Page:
A traditional family consists of two parents and their biological children, but through remarriages and other family changes, many families are not traditional. Adoption is one family change that can make a huge difference in a child’s life. While adoption is often associated with adults taking on an unrelated child through an adoption agency, stepparent-stepchild adoption is actually the most common form of adoption.
Legal Requirements for Stepparent-Stepchild Adoption
When deciding whether or not to adopt a stepchild, one of the most important considerations is the other biological parent. If the child’s other biological parent is still alive, that person will either need to consent to the adoption or have their parental rights involuntarily terminated by the court. A lawyer experienced in stepchild adoptions can assist with the process of obtaining voluntary consent if needed. Alternatively, if the other biological parent cannot be found or is deemed an unfit person by the court, the court may terminate that person’s parental rights. In most cases, an Illinois court will not terminate the rights of one parent unless there is another parental figure who will take his or her place to support the child. The court may terminate a person’s parental rights for reasons such as:
Abandonment of the child
Proven abuse or neglect of the child
Failure to provide financial support for the child
Another critical factor is the child’s consent. Illinois law requires children who are at least 14 years old to consent to their adoption.
Illinois law requires the adopting stepparent to be at least 18 years old (unless the court waives this requirement in special circumstances) and to be a reputable person of either sex who is legally competent to manage their own affairs. Married spouses–that is, the child’s biological parent and the stepparent–must both be parties to a stepchild adoption proceeding.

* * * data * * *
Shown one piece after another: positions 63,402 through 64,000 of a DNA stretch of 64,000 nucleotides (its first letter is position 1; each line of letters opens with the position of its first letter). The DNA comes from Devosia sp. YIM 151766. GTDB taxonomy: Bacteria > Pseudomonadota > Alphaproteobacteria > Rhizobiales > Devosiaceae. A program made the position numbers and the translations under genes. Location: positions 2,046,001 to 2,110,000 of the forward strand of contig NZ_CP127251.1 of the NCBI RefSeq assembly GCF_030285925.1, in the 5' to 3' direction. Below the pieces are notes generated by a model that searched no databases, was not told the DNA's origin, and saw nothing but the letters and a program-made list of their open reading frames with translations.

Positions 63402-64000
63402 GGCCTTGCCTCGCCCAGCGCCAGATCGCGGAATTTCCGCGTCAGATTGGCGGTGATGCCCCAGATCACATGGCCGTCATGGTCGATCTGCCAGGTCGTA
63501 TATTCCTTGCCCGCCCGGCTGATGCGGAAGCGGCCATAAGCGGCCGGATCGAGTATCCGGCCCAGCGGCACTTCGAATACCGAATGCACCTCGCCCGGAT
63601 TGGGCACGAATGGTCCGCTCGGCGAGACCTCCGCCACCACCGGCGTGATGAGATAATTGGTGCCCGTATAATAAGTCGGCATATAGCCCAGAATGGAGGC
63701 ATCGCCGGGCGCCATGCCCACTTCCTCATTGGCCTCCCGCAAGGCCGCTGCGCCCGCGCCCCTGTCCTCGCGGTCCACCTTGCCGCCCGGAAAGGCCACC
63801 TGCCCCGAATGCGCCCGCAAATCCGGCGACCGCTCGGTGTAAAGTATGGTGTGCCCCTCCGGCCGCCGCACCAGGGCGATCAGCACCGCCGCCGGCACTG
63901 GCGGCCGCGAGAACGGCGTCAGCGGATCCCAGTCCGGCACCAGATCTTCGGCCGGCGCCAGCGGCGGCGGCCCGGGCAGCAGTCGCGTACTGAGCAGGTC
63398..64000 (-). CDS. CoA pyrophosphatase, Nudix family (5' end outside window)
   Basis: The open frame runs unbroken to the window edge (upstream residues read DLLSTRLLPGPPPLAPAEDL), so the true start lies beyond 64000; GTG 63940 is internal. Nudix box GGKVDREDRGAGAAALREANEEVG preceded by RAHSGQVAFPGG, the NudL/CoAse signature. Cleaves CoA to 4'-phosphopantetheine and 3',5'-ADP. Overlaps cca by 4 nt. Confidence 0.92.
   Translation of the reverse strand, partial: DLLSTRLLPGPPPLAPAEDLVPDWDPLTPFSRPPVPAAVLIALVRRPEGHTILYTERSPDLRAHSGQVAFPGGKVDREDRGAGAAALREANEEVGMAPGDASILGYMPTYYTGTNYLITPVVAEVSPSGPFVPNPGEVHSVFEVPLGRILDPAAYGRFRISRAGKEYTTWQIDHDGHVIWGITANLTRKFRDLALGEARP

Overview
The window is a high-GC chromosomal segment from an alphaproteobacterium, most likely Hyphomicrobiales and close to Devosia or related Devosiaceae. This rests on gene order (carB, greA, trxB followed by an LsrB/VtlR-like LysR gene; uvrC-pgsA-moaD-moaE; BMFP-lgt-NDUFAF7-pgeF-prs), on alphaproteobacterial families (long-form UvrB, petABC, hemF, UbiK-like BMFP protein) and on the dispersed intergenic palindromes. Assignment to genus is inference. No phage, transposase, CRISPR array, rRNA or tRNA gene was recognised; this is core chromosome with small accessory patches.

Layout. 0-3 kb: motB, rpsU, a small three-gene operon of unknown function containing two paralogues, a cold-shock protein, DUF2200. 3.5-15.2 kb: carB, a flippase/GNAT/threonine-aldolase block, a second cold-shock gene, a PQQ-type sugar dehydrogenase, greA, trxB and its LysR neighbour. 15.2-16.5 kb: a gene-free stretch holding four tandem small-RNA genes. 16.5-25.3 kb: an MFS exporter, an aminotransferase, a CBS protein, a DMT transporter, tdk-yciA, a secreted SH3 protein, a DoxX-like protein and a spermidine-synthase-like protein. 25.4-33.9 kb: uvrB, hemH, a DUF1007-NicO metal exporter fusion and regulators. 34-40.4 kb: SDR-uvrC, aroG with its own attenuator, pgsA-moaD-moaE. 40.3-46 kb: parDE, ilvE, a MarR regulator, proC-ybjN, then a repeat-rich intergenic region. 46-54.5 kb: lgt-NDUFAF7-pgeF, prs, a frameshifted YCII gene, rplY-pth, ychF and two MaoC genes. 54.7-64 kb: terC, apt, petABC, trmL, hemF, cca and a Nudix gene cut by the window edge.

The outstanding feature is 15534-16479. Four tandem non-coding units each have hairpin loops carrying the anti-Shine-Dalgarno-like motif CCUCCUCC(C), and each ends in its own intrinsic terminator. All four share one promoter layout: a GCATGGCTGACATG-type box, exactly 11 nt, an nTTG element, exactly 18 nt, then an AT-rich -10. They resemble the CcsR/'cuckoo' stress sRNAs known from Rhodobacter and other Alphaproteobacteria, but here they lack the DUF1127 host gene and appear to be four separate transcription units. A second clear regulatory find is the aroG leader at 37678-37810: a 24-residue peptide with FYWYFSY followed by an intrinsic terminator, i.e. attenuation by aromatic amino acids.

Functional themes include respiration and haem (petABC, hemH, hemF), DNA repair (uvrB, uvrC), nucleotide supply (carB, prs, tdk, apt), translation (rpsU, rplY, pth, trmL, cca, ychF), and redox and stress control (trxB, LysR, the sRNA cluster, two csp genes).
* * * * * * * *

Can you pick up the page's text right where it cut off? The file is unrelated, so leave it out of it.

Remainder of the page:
Benefits of Adopting Your Spouse’s Child
Adopting a stepchild can have many benefits for the child and your family.
When the other biological parent is unfit and the child has not had a good relationship with them, termination of their parental rights may be in the best interests of the child. A stepparent adoption would then give the child the support of two fit parents.
Adoption provides a child with financial and legal benefits. An adopted child can be on the insurance of the adoptive parent and will be entitled to any inheritances or Social Security benefits to which a biological child would be entitled. If the parents later divorce, the child would be entitled to financial support from the adoptive parent.
Adoption allows the stepparent to make healthcare and other important decisions on behalf of the child that they otherwise may not have the legal authority to make. This can be important if the child’s biological parent travels for work or in the event that the child’s biological parent becomes incapacitated.
Contact a DuPage County Family Law Attorney
If you are thinking about adopting your spouse’s children so that you become their legal parent, seek advice from an experienced Wheaton family law attorney. Call our offices at 630-933-8400 to schedule a free consultation.